Tadeo Mwikiriza, the NGO’s program manager, says they buy clean, used plastic bottles from whoever delivers them at their office in Rwengoma Fort Portal.
“For every 200 plastic bottles delivered, we pay 3,000 shillings (0.8 USD). Several youths have embraced this and are now earning some good money,” notes Mwikiriza.
“Our target is to collect plastic bottles before they go into River Mpanga. We want to remove them before it takes them to Lake George, “notes Mwikiriza.
Worldwide, most plastic enters lakes and oceans via rivers which carry it from inland sources.
According to a 2021 study, only nine percent of over 8.3 billion metric tons of plastic waste produced worldwide in the last six decades has been recycled.
Like in several developing countries, due to poor waste management, most plastic residues in Uganda remain in the environment, causing severe ecological challenges.
Jeconeous Musingwire, an environmental scientist with Uganda’s national environment watchdog-NEMA, calls for more community efforts to manage plastic wastes.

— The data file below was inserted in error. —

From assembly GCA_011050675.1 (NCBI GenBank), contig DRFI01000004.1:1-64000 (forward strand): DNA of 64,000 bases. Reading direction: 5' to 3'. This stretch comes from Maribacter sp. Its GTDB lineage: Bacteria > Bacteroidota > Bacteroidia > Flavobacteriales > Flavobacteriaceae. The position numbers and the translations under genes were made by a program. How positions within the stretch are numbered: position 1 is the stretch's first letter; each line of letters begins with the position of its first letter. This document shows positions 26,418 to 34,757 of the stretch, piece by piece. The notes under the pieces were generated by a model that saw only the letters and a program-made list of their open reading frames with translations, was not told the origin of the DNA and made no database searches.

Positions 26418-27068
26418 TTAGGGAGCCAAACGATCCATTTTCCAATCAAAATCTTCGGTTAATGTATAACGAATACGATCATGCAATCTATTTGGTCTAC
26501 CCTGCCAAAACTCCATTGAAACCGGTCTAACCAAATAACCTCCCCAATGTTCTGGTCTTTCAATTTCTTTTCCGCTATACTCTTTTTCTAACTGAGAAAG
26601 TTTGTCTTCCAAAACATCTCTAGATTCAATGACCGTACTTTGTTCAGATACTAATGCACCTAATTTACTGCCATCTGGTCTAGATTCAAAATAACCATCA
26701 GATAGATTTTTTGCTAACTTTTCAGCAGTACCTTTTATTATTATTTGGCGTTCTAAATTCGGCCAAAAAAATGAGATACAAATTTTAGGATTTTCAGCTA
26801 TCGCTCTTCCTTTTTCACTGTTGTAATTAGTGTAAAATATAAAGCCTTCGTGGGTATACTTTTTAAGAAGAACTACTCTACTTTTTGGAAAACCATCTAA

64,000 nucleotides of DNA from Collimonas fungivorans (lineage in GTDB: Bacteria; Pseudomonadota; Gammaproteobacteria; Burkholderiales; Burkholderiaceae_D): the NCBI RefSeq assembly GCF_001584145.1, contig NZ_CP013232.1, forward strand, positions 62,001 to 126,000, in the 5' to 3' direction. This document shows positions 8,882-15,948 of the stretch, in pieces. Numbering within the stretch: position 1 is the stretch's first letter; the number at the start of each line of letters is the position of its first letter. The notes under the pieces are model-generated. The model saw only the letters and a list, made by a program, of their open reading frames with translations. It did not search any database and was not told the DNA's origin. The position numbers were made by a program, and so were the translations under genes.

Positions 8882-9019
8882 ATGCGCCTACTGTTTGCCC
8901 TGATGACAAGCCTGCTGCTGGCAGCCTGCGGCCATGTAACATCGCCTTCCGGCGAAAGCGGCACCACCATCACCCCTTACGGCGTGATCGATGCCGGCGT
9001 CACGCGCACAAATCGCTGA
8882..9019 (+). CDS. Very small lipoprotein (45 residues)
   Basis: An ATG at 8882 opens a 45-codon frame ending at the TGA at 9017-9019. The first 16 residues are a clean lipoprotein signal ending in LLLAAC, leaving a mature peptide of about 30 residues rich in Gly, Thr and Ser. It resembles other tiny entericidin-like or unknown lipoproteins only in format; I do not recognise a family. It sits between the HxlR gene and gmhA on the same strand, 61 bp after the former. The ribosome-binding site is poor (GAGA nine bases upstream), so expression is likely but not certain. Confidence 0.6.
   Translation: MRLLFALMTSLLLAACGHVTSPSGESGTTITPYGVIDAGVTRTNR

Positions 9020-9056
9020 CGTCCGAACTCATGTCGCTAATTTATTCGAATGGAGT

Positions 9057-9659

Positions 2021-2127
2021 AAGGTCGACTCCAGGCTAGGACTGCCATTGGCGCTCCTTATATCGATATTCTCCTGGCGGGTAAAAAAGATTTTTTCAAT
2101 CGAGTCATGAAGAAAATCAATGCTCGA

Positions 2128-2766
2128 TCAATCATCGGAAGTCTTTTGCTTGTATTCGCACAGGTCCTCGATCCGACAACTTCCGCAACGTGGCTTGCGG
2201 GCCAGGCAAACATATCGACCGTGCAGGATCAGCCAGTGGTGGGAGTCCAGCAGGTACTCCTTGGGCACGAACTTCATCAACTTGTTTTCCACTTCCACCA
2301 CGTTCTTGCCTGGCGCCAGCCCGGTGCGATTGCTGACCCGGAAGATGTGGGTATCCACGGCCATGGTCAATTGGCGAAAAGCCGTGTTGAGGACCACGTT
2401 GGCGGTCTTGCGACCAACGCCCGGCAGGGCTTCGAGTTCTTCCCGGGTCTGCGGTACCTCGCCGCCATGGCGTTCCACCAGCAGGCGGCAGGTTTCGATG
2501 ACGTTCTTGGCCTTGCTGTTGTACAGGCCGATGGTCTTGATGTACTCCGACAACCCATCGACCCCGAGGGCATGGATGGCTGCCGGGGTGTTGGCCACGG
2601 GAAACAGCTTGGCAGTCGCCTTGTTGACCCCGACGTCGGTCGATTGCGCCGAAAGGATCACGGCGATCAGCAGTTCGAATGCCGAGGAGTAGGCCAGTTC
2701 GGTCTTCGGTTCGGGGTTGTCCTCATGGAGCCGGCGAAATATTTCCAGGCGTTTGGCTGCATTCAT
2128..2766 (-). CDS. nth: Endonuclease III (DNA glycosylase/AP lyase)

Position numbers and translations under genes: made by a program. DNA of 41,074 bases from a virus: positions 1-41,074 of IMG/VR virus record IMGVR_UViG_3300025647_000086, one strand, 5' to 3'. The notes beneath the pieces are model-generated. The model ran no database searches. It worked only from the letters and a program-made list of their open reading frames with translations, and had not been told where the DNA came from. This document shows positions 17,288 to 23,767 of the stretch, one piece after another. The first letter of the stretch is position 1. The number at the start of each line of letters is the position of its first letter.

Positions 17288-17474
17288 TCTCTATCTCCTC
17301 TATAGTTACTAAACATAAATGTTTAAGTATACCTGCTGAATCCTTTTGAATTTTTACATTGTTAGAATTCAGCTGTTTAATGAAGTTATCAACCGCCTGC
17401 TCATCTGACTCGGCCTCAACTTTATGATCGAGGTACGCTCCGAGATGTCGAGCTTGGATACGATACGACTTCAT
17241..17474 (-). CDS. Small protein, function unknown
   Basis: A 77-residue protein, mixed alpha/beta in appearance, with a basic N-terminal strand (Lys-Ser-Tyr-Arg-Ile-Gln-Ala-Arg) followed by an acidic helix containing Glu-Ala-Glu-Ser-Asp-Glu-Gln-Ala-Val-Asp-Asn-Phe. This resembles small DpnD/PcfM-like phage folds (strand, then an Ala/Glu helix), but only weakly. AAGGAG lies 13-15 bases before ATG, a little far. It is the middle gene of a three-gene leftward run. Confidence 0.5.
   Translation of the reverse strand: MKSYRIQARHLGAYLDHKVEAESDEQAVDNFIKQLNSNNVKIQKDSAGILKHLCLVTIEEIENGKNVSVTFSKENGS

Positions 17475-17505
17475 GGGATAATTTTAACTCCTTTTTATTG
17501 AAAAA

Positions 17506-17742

“Do not dump it. It harms your environment. Drop it somewhere where it can be picked and recycled,” urges Musingwire.
He calls for local community support for plastic recycling initiatives such as that of Kiiza, which he says “are helping to remove dangerous wastes from the environment.”
Fort Portal’s scourge of plastic pollution in River Mpanga
Mpanga River is a lifeline for over 60,000 people living within Fort Portal city and the neighboring areas. It traverses Uganda’s tourism city and flows into Lake George through Lake Edward and outs to Lake Albert through the Semliki River.
Fort Portal City’s hilly terrain “makes it more probable that uncontrolled plastics drain into this river (Mpanga),” according to the draft report on plastic waste transport from the Nile River and its major tributaries into the marine environment discussed at the Entebbe marine plastic pollution consultation workshop in April 2022.